Saturday, 16 December 2017

“Tribe” and “tribes” and genocidist Nigeria

Herbert Ekwe-Ekwe

IN STRIKING contrast to the name Biafra which rattles the sensibilities of the leadership of the Hausa-Fulani/islamist-led genocidist Nigeria so irredeemably (, 
the notorious epithet, “tribe”, is arguably this grouping’s most enduring mantra. Even though “tribe” has no meaning in any African language, it is invoked by regime spokespersons with such relish as part of its broader historical anti-African worldview, particularly its visceral hostility to African agency which includes its opposition to the restoration-of-African-independence (in this southwestcentral Africa region) from the British conquest and occupation. The Igbo led this freedom movement during 1930s-October 1960 and, pointedly, if not predictably in response, the grouping launched the Igbo genocide with full British involvement.

It should be obvious that there is, in fact, no “tribe” or its plural “tribes” in genocidist Nigeria nor indeed anywhere else in Africa; definitely, not in Biafra.

AS in the rest of the world, there are peoples or nations in Africa: Igbo people or Igbo nation, Gĩkũyũ people or Gĩkũyũ nation, Wolof people or Wolof nation, Ndebele people or Ndebele nation, Herero people or Herero nation, Tiv people or Tiv nation, Kanuri people or Kanuri nation, Bini people or Bini nation, Luo people or Luo nation, Akan people or Akan nation, etc., etc. Elsewhere in the world, for instance, there are Scottish people or Scottish nation, Catalonian people or Catalonian nation, Welsh people or Welsh nation, Kurdish people or Kurdish nation... Each and every people or nation, whatever their size, wherever found in the world, has a profoundly layered history that embodies and projects its inheritance.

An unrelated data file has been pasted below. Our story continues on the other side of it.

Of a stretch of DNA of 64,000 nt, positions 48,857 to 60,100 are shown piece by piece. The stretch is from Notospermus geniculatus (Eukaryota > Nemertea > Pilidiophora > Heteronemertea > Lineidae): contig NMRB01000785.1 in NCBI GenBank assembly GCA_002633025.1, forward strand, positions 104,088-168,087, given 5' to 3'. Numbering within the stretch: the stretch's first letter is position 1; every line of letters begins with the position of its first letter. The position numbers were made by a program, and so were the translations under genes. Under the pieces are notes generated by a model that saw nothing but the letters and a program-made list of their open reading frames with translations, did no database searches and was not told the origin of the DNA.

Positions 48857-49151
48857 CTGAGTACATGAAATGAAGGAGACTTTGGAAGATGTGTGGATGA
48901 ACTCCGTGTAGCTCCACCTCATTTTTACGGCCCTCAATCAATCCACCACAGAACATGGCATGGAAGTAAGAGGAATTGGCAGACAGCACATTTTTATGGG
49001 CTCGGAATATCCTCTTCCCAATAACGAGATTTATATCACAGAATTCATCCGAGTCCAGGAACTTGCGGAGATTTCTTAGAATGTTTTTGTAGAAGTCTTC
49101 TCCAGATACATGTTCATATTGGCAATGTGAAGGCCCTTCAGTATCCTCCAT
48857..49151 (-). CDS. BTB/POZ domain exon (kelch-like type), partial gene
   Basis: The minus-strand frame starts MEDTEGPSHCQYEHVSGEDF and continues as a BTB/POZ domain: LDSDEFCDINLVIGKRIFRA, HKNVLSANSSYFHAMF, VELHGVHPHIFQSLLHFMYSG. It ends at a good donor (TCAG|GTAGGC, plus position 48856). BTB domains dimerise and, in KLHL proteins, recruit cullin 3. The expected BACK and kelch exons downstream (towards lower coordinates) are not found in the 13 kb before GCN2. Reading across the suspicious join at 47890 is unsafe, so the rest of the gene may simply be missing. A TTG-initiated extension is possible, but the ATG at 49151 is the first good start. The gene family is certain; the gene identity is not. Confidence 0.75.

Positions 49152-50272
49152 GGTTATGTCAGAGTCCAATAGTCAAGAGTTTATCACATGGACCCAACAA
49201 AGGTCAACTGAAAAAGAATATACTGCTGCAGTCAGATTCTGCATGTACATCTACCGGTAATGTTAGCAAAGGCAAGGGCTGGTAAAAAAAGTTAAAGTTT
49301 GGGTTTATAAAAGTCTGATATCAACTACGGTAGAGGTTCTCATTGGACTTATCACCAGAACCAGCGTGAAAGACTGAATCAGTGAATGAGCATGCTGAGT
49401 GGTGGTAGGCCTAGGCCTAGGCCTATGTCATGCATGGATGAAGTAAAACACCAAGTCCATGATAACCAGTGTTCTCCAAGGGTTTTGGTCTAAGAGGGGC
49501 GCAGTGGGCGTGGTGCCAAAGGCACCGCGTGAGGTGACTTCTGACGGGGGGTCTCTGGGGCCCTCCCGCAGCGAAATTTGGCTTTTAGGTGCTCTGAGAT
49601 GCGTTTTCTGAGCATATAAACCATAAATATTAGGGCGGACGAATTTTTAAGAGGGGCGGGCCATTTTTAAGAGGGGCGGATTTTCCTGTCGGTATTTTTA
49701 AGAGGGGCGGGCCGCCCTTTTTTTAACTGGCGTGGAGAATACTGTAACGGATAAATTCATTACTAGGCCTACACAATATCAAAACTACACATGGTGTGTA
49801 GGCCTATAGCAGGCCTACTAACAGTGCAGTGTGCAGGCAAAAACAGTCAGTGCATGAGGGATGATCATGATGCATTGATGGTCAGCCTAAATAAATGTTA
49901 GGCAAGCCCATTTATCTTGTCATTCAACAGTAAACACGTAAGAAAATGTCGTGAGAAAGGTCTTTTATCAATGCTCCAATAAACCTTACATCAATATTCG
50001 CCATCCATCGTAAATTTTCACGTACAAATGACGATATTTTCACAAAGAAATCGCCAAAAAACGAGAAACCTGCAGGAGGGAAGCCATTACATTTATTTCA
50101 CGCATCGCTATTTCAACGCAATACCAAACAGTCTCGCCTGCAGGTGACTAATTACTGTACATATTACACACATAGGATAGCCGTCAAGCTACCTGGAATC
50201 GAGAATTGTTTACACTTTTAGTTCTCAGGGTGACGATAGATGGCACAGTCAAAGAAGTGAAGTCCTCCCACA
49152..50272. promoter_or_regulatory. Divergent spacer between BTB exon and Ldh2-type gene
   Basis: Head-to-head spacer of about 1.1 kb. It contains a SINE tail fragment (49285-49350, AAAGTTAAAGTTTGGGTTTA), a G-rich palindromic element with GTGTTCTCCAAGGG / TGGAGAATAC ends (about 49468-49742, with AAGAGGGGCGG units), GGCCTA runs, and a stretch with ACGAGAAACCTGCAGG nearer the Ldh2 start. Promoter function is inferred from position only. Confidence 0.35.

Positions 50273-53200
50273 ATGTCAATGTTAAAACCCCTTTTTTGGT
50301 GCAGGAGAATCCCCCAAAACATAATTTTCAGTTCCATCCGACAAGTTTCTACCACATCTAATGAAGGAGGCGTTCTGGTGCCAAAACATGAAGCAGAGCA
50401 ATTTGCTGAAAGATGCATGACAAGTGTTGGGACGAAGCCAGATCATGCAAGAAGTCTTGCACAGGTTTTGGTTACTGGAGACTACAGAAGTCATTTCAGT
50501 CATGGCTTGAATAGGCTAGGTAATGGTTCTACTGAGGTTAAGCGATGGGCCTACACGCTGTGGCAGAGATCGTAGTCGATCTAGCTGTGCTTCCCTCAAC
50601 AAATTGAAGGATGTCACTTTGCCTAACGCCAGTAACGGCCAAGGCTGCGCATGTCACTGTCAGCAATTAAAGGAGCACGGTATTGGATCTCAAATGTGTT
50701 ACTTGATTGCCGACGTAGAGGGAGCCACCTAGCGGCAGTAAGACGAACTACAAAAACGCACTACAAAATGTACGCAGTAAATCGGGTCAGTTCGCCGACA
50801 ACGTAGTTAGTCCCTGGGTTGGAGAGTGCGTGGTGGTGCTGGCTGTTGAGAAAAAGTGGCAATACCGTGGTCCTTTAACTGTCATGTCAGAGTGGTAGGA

This is the background or context that helps to elucidate the contemporary use of the tag, “tribe”, in genocidist Nigeria and indeed anywhere else on earth. “Tribe” is a racist Western anthropological/sociological categorisation of African peoples/nations and others elsewhere that pan-European World conquered and occupied, beginning in the 15th century CE. It is essentially a conqueror-epithet aimed chiefly to dehistoricise or deny the history of these hitherto subjugated peoples as a means of “rationalising” the conquest while simultaneously privileging the concocted state-name (“Nigeria”, “Niger”, “Gold Coast”,  “Rhodesia”, “Côte d’Ivoire”, “Upper Volta”, “Guinea-R”, “Guinea-S”,  “Guinea-T”...) it has imposed on the peoples’ states or homelands in the wake of the conquest (at times the occupation mischievously but incorrectly interchanges its designation of its concocted, imposed name on the peoples with the term “the nation”!).

CONSEQUENTLY, “tribe” is often employed in uncritical academia and media as a weapon to demonise these peoples. This is why, in its rampant usage, no one in their right mind would dare refer to 5 million Scots as “tribe” or 7.5 million Catalans as “tribe”, whilst, for example, cavalierly categorising the 25 million Oromo or 20 million Amhara as “tribe”. Nothing but geographical emplacements (namely, Scots and Catalans are peoples in Europe; Oromo and Amhara are peoples in Africa) dictate the choice made in these last four classifications, underlying its sheer racist tract.
(John Coltrane & Don Cherry, “Focus on sanity” [personnel: Coltrane, tenor saxophone; Cherry, pocket trumpet; Percy Heath, bass; Ed Blackwell, drums; recorded: Atlantic Studios, New York, US, 28 June/8 July 1960])

No comments:

Post a Comment